Nowadays laptops are getting smaller and thinner. But here at Absolute Gadget, and like the song, we like ’em chunky. And none come more chunky than the Dell Latitude E6400 XFR.
In direct competition to the Panasonic Toughbook, the XFR is very much aimed at tougher end of the market, where men are men and eat Yorkie bars. It is a ruggedised laptop designed literally to withstand anything you can throw at it or indeed throw at.
The chassis is based on the standard E6400 laptop and has been pimped up to military specifications to make it rugged and waterproof. It has a thick shell of plastic and alloy stuck to it and screwed in in some places.
All external ports have weatherproof access panels to ensure that no dust can enter the internal workings when closed. Around the chassis are rubber bumpers protect against any knocks or droppages. There is even an in-built carrying handle so you could, in theory, ditch the laptop bag.
But, does so many rubber and protection mean less computing power, in a word – no. There are high-end components in this beast. It comes with Windows Vista Business (64-bit version and no doubt a Windows 7 version shold be in the offing if not already by the time you read this), it sports an Intel Core 2 Duo 2.66GHz P9600 Processor (1066MHz FSB, 6MB Cache) with 4GB 800MHz DDR2 SDRAM (maximum capacity 8GB).
Our laptop featured a 64GB Samsung solid State Drive (SSD) but a 128GB version is also available. The screen is a 14.1″ DirectVue sunlight-readable WXGA display and has 256MB nVidia Quadro NVS 160M (256MB dedicated plus shared memory).
The optical drive is a eight speed (8X) DVD (+/-R double layer) drive and connectivity-wise boasts an 802.11a/g/n and Bluetooth 2.1 as well as standard wired Ethernet port.
Opening the thing requires you to release a substantial metal clip and fold out the screen with super strong hinges. When shut, throwing it down the stairs won’t accidentally open the lid so it will protect the screen inside.
But not only is it built to go fifteen rounds with Tyson, it can also withstand heat and cold. While we couldn’t up sticks and head off to the North Pole or the Sahara, we are told that it can operate in temperatures as high as 62 degrees Celsius and as low as -28 degrees. We did try putting the noebook in the freezer (a normal upright one found in most households) and it coped with that admirably well. It also coped with water splashed on the device without a problem.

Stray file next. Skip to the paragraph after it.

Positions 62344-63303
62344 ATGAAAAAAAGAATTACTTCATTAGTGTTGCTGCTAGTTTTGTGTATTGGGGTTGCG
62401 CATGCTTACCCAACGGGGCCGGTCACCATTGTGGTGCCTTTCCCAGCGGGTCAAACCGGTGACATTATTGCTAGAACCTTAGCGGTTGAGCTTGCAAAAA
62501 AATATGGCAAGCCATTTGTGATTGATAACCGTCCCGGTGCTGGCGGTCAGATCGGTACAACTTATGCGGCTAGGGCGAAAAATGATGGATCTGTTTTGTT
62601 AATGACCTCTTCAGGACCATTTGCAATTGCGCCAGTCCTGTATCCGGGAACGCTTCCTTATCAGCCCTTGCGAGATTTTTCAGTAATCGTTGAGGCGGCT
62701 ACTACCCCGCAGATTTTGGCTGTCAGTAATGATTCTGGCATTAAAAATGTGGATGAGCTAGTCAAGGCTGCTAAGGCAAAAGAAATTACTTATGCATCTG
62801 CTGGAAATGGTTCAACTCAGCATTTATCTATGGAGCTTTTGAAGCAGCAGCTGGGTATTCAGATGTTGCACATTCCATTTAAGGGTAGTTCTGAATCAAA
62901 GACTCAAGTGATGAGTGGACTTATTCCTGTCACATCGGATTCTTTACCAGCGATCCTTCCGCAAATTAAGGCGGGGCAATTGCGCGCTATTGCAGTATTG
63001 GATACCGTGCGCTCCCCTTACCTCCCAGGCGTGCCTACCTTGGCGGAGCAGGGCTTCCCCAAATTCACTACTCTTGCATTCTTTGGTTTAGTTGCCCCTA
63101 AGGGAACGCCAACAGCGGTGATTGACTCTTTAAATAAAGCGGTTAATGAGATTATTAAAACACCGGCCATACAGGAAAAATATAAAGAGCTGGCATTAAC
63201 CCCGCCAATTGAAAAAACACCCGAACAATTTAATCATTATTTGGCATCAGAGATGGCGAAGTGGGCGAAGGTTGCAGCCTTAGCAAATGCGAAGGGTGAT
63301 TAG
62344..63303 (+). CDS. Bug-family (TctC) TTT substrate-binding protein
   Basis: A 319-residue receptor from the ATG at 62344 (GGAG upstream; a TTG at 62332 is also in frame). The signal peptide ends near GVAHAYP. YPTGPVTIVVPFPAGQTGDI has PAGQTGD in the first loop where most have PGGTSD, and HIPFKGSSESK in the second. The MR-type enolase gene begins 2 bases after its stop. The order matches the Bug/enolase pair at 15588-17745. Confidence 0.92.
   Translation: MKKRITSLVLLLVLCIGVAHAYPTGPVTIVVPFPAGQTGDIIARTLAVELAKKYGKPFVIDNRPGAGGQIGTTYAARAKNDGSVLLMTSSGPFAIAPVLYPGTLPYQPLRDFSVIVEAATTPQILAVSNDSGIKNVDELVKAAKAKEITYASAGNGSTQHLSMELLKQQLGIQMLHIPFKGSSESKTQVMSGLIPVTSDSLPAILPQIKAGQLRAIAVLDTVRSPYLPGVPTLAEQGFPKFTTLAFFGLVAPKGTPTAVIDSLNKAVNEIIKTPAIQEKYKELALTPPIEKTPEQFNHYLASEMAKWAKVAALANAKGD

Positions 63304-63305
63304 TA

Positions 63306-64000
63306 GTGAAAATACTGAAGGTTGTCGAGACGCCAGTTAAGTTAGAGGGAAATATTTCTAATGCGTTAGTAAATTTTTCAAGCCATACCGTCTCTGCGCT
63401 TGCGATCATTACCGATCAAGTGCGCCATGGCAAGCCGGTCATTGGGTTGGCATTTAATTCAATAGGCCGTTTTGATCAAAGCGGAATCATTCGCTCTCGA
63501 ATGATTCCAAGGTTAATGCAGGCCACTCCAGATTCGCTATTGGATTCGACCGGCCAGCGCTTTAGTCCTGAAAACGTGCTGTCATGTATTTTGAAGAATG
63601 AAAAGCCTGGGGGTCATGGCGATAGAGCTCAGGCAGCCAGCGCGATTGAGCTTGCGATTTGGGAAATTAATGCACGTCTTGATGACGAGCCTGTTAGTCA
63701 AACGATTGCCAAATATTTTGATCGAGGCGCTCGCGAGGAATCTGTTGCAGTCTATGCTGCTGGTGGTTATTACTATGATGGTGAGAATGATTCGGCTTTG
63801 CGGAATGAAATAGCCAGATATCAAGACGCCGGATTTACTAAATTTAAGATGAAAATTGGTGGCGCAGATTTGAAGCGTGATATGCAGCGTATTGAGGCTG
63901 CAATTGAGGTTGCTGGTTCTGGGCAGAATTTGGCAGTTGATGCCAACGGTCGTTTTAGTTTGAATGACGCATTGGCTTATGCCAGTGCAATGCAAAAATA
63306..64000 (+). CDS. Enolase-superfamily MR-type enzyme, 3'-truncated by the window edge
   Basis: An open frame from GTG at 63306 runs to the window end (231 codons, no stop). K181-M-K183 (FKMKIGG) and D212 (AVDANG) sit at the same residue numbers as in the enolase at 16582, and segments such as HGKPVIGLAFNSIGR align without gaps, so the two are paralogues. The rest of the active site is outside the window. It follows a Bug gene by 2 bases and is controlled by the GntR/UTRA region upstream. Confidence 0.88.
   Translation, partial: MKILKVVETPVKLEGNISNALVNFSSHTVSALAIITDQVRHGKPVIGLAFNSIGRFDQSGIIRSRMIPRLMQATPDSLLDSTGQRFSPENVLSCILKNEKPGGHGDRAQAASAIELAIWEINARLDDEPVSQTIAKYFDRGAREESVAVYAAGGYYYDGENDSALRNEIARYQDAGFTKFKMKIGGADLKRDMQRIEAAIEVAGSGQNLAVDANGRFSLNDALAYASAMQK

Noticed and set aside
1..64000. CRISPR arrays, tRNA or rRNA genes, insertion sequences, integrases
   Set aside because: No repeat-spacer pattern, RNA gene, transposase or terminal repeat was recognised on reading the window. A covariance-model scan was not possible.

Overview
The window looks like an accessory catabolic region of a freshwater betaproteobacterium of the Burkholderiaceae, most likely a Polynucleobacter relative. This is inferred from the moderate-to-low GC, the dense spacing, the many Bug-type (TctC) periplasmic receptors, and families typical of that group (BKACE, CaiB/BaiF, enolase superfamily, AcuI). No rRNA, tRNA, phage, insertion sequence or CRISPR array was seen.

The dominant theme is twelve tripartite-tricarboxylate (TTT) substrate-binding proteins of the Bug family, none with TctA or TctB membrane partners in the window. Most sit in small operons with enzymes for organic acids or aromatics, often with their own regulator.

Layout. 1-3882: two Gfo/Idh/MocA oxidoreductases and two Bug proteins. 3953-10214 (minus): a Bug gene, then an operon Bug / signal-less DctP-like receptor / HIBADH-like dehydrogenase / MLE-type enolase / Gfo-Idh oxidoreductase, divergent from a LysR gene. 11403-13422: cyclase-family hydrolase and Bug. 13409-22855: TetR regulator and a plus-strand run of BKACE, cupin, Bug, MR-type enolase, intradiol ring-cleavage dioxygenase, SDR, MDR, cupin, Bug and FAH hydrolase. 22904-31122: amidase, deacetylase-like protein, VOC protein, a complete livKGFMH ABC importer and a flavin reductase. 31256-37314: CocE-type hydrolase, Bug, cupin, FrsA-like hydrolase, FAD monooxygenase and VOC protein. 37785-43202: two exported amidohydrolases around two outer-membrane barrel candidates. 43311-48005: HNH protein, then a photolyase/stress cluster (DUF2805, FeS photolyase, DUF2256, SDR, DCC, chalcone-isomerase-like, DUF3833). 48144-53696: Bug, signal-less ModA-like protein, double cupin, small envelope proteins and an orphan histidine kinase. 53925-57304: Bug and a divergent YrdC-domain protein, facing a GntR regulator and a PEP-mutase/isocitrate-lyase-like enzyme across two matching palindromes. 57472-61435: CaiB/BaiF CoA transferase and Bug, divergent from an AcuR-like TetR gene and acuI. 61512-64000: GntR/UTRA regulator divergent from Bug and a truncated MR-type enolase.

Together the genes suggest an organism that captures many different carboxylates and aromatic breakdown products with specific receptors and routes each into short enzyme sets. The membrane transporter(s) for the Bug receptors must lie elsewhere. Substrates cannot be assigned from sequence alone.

The WXGA display is good and works in direct sunlight but exhibits a little too much sparkle which did manage to make this reviewer’s eyes a ittle tired after a while. Colour and contrast are OK but nothing special. The display can distort a litttle when a finger is pressed against it but still feels a lot stronger than non-ruggedised laptops.
Sounds are OK but this is not meant to be a multimedia laptop, so it was acceptable for general use and levels were good enough for presentations in a small room.
The keyboard and mousepad are very good. In fact the keyboard is among the best to work on despite it being made to cope with bad conditions. The keyboard lights up when in use and darken after a short while, much like the Billie Jean video.
The mousepad works as expected and the mouse button, made to resist dust incursion, cna take a little while to get used to.
As mentioned earlier, it has a good array of external ports, all safely sealed away from the outside world when not required. It has three USB ports, one eSATA/USB combo port, an Ethernet port, DisplayPort and VGA for connecting to a projector or external display. It also sports a Firewire port, which some may find a welcome bonus as most laptops no longer seem to feature this port. Legacy-wise you will also find a PCMCIA port as well.
There are also audio jacks for connecting external speakers, headphones and microphones and behind one final weatherproof door is a front-mounted SD card reader.
Performance is good, it can cope with intensive applications running on it when out in the field (or on an oil-rig). The dedicated graphics card can allow a certain amount of gaming if you wish but obviously won’t be able to complete with dedicated gaming rigs.
The SSD is also quite zippy when the computer is retrieving files and data from it and writes fast without any noticeable lag. We believe that this is pretty much the fastest ruggedised laptop we have tested.
While most other rugged devices use passive cooling to dissapate heat, the Dell has a heatsink and fan underneath the notebook exposed to allow good amounts of heat loss. Although this cna mean the noise from the fan being noticeable when gmaing or watching HD clips.
The Dell E6400 XFR has a standard 6-cell battery or a 12-cell battery as an option. Battery life, we found was around the four hour mark during normal use. Considering the high-end components using up more energy, this was acceptable, although it is more of a powerful mobile workstation that requires external power rather than someting you would do a spot of light web surfing up the Limpopo river.
Overall, we really loved the laptop. It is a rugged computer built to do real men’s work in a real men’s job. It wouldn’t be the right laptop to be seen sipping a skinny moccachino and listening to Antony and the Johnsons.
The price may scare off a few, coming in at around £2,600. But if you have the cash and you want to make a statement, that statement would be that it doesn’t fancy your girly Macbook Air much and would rather be spending the evening down the pub drinking real ale before challenging someone to an arm wrestling match.